Download the exclusive slide show detailing a 35-year study.
Earlier this year, researchers at Penn State University completed an independent study focusing on the long-term investment performance of gold bullion and U.S. rare coins. The findings may surprise you — and they are detailed in the Blanchard-exclusive slide show available for free download below.
Here are key takeaways from the study:
- Portfolios that contain at least some gold or rare coins outperform those that don’t.
- Over the last 38 years, high quality coins and stocks had the highest average annual returns.
- At the same time, the annual returns on stocks, gold, and coins were the most volatile.
- Taken together, these findings suggest that holders of stocks and coins were “rewarded” for bearing the extra risk thought to be associated with larger fluctuations in annual returns.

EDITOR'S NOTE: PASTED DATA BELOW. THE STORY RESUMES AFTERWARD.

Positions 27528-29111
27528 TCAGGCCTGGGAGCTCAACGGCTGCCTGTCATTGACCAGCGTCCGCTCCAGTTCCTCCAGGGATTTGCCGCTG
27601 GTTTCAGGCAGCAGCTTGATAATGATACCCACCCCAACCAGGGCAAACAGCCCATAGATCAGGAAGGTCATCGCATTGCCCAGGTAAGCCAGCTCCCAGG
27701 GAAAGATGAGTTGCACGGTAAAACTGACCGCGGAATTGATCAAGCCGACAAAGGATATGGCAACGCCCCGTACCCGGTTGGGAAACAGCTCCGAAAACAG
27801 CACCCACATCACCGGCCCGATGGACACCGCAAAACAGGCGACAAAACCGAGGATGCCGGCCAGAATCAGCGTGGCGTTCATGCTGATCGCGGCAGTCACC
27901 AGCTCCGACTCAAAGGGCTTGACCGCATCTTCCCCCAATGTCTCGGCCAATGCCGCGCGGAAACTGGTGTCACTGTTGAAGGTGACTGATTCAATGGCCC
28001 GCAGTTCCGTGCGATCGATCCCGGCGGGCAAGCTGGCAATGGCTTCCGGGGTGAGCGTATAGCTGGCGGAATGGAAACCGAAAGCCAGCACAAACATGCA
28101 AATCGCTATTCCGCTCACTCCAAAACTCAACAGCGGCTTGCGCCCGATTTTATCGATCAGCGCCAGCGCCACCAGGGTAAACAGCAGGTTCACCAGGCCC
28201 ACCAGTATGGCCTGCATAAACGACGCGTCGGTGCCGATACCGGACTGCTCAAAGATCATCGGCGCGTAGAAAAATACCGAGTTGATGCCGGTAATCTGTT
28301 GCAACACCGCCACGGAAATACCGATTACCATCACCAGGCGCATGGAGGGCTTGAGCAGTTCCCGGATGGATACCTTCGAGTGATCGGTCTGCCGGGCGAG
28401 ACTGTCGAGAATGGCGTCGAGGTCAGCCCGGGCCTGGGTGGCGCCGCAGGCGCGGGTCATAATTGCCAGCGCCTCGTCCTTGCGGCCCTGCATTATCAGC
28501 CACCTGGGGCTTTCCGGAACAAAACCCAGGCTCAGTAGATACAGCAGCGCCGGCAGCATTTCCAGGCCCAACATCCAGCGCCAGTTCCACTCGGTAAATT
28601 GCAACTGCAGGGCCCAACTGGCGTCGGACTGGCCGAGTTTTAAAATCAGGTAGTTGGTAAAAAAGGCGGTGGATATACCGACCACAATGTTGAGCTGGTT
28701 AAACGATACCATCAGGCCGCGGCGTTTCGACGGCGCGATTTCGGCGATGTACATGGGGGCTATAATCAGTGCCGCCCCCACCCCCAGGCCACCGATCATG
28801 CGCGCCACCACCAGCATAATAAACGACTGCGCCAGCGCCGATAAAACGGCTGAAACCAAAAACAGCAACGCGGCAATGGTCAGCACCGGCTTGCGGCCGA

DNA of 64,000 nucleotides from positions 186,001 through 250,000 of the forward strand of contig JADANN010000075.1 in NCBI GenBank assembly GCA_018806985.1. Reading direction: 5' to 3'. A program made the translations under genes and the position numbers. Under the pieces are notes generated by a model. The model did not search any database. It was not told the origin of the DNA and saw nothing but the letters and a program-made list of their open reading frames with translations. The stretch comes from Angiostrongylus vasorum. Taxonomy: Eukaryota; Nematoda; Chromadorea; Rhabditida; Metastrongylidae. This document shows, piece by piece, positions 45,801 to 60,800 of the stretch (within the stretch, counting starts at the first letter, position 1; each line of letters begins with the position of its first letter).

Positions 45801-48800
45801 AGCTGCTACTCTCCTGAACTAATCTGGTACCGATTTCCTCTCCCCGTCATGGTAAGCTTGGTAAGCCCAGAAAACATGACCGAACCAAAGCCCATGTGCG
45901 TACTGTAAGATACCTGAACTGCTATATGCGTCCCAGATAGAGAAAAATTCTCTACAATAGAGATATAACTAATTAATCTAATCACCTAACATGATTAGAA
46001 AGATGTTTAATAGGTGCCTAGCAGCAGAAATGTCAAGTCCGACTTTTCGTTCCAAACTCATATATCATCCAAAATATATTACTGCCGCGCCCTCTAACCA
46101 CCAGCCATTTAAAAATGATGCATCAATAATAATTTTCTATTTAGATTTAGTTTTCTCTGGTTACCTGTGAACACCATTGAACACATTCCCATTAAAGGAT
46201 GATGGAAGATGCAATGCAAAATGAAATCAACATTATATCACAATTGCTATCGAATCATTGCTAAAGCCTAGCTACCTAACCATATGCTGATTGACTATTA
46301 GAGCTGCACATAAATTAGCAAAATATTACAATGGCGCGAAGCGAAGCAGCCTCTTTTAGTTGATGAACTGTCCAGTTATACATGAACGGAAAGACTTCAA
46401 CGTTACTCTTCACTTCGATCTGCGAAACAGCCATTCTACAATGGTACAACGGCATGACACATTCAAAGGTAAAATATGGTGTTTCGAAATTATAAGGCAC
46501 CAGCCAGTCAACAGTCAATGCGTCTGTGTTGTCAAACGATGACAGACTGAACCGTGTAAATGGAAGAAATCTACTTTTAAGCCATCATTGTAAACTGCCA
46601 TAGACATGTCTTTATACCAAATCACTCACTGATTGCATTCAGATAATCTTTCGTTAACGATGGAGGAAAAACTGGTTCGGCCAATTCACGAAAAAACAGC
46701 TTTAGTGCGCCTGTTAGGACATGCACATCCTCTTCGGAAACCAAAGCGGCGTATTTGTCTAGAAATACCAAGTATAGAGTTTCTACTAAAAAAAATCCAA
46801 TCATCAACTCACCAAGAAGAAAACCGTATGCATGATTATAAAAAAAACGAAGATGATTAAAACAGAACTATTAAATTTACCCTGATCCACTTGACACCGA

- The correlation of the return on coins with inflation over the last 38 years is well above that of other assets considered, and twice that of gold; thus, the contention that gold is a better hedge against inflation than, say, rare coins, is not supported by the data. More generally, hypothetical portfolios containing stocks, Treasury bills and bonds, and a modest proportion of rare coins, generally perform somewhat better than those without coins or those with a modest proportion of gold.
- These findings also imply that when inflation turns up, the response of coin prices could well be quicker and larger than the returns on most other assets.
- The results continue to suggest that over the longer run including rare U.S. coins within an existing portfolio could improve investment performance. This is especially noteworthy given the sharp cumulative drop in gold prices in 2013-16 (approximately 32 %) and the 2 % gain for rare coins.
Read the details now.
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